This Thursday is the first day of spring. Here in New England, we are still waiting for her to appear. Saturday was a somewhat pleasant day and my boyfriend and I headed out early to check out the Old Home and Barn Show at the Raddison in Manchester. It was very informational, though I wish they had more vendors. We are in the (very slow) process of trying to bring our old farmhouse back to the way it would have looked when it was originally built in 1850, while blending with modern amenities. We are antique dealers so we are very much into to re-using and re-purposing.
One of the things I like and find interesting is the use of reclaimed lumber from old homes and barns. We have an 1800’s barn that will need to be torn down in the coming years. We thought about selling the lumber to one of these places to help pay for a new addition. We spoke to a guy at the show who stated that to purchase reclaimed lumber and have it ready for your floor can cost upwards of $24 a square foot! But they only pay $0.50 to $5 a square foot when they buy it. Okay, the $24 was the extreme end, but even at $5 to $10 a square foot (on average), it was still more expensive for the reclaimed pine boards than for us to install the much more durable bamboo (at $3.50 a square foot) we had been originally looking at. We were told if we wanted to use reclaimed wood, we should just take it from our own barn and have it planed. Sounds like a deal to me.
The other thing we have been looking at is soapstone sinks. In this case, to purchase a brand new soapstone sink, the cost is about $1500. So, we took a ride out to Exeter to check out a salvage place called Architectural Salvage. I was like a kid in a candy store. They had old soapstone and slate kitchen sinks for half that amount (go figure), but the sizes were all over the place and you would need to custom build the bottom cabinets to hold the sink. They also had old porcelain tubs, several old fireplace mantels, tons of corbels, and some really great hardware. I was going crazy just thinking of all the ways I could re-purpose the old doors, windows and shutters. (I’m thinking garden shed?) We will definitely go back.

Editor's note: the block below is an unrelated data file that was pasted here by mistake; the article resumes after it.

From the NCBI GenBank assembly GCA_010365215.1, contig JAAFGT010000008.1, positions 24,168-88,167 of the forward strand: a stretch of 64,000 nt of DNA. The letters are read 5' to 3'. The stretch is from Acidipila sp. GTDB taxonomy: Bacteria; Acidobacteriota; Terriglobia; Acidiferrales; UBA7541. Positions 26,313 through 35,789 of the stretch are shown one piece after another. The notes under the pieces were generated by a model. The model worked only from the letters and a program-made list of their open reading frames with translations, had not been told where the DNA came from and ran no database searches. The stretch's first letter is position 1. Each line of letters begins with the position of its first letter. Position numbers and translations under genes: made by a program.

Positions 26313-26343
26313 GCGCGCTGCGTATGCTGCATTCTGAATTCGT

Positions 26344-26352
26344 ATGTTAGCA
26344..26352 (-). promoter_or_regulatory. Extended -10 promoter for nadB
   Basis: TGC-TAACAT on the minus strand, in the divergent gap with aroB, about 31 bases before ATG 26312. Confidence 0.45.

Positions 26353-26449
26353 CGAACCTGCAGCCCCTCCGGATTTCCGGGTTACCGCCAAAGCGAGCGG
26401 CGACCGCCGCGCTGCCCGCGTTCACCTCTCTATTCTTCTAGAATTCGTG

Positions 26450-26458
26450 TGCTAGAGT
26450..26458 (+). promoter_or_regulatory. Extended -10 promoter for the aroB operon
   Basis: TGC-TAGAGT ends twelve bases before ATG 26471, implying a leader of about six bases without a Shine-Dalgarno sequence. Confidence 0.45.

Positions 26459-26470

Of course, this is New England, so even though Saturday was actually very nice, Sunday brought frigid weather and a bitter wind. We still had more running around to do and finally made it home at 3:30, at which point I started our traditional Irish New England boiled dinner and made a pistachio pudding cake for ST. Patrick’s Day. Mmmmm.
Today is still another frigid day. In fact, several records have been broken, one going back 129 years. I am still a skeptic when it comes to global warming, and today isn’t helping their case. Over the next few days, we will see a slight warming trend and Thursday may hit 50 in some places. Enjoy it, for by next Monday, we will be back into the 20’s again. The weather people keep chanting the same story…”this cold can’t last forever,” but I know better. This is New England.
This morning, as I was standing in my kitchen staring out at the frozen tundra that is our backyard, I noticed a few deer crossing the field. I grabbed my binoculars (kept handily right on the counter) and sure enough, there were six of them, crossing the field in groups of two and waiting up for each other under the pines on the other side. They were plump with pregnancy and I hope the weather warms up well before we start to have little fawns. I keep some deer food up there for them. While they nosed around for a little while, they didn’t stay long and soon had hopped the stone wall and disappeared into the woods.
I hope everyone has a wonderful (and warm) St. Patrick’s Day.